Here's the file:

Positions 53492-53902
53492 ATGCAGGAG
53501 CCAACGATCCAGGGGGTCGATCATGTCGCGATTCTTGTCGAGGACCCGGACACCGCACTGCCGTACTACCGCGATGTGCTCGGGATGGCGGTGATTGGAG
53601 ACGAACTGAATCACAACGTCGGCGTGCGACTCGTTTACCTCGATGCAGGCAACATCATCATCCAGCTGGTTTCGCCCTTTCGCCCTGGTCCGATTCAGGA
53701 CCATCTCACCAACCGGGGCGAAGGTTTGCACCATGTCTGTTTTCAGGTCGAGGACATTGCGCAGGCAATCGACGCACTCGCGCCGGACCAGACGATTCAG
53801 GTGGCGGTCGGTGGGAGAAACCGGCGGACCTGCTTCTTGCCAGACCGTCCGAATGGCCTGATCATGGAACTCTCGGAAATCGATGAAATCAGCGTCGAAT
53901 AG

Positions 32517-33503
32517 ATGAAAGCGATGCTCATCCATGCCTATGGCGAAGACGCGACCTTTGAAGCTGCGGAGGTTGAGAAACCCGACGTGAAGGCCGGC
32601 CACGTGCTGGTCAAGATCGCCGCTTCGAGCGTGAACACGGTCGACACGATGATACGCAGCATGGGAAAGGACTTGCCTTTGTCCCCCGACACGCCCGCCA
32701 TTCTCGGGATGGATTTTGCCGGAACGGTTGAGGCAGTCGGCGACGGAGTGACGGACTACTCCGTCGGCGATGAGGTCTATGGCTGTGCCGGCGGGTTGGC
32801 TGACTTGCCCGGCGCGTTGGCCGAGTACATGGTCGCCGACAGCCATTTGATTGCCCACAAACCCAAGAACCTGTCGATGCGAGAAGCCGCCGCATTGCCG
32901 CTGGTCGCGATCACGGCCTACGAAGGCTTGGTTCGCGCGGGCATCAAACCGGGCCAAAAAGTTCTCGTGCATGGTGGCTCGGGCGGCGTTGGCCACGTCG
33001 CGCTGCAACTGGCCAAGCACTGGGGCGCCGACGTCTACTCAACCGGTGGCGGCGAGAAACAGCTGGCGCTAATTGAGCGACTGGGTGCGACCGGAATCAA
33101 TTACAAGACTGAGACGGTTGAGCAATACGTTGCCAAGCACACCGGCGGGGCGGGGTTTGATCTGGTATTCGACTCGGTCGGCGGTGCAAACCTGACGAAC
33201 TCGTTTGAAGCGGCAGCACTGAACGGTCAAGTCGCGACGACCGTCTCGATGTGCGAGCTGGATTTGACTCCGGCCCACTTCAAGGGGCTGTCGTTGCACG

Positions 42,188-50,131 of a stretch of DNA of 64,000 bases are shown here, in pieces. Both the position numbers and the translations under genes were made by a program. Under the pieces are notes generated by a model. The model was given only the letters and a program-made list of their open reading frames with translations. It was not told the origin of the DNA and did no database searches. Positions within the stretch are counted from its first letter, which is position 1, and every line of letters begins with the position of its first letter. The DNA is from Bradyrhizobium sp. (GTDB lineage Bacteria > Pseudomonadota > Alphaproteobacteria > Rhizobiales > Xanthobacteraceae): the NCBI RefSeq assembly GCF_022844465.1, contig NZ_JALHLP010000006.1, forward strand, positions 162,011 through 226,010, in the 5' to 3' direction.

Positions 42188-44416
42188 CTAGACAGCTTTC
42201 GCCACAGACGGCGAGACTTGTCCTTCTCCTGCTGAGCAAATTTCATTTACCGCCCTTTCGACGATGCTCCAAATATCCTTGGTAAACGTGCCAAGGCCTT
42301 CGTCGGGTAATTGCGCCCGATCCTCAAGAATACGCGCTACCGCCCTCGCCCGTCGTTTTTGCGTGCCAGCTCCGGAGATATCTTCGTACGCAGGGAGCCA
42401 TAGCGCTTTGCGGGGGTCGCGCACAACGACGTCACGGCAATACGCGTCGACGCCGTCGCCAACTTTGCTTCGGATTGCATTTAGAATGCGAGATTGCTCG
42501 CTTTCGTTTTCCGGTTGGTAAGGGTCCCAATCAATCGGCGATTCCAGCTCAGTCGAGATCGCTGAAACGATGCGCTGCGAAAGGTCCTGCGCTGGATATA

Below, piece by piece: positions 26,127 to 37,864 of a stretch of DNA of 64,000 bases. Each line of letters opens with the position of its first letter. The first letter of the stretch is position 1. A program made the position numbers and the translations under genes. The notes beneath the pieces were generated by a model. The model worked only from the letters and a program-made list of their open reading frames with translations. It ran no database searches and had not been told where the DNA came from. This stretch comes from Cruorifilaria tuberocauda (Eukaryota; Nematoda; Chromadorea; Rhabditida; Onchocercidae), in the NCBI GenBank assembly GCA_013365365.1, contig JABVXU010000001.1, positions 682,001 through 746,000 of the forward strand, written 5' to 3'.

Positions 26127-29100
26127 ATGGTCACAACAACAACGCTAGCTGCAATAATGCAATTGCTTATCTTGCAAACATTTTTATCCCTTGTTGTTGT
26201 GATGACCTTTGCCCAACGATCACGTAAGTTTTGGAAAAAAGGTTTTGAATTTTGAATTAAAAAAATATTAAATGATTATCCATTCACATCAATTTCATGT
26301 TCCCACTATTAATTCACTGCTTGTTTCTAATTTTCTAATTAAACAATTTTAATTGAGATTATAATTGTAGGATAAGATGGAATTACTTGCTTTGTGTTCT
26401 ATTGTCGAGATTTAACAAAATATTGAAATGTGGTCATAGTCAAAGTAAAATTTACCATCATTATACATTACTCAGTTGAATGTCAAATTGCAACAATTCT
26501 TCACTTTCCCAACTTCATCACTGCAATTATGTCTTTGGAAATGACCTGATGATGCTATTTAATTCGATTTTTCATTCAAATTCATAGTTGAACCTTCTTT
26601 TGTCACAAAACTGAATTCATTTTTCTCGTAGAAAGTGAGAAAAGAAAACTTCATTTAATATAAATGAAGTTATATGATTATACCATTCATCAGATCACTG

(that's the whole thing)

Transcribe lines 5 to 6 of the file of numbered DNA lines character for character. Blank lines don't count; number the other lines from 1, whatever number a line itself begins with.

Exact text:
53701 CCATCTCACCAACCGGGGCGAAGGTTTGCACCATGTCTGTTTTCAGGTCGAGGACATTGCGCAGGCAATCGACGCACTCGCGCCGGACCAGACGATTCAG
53801 GTGGCGGTCGGTGGGAGAAACCGGCGGACCTGCTTCTTGCCAGACCGTCCGAATGGCCTGATCATGGAACTCTCGGAAATCGATGAAATCAGCGTCGAAT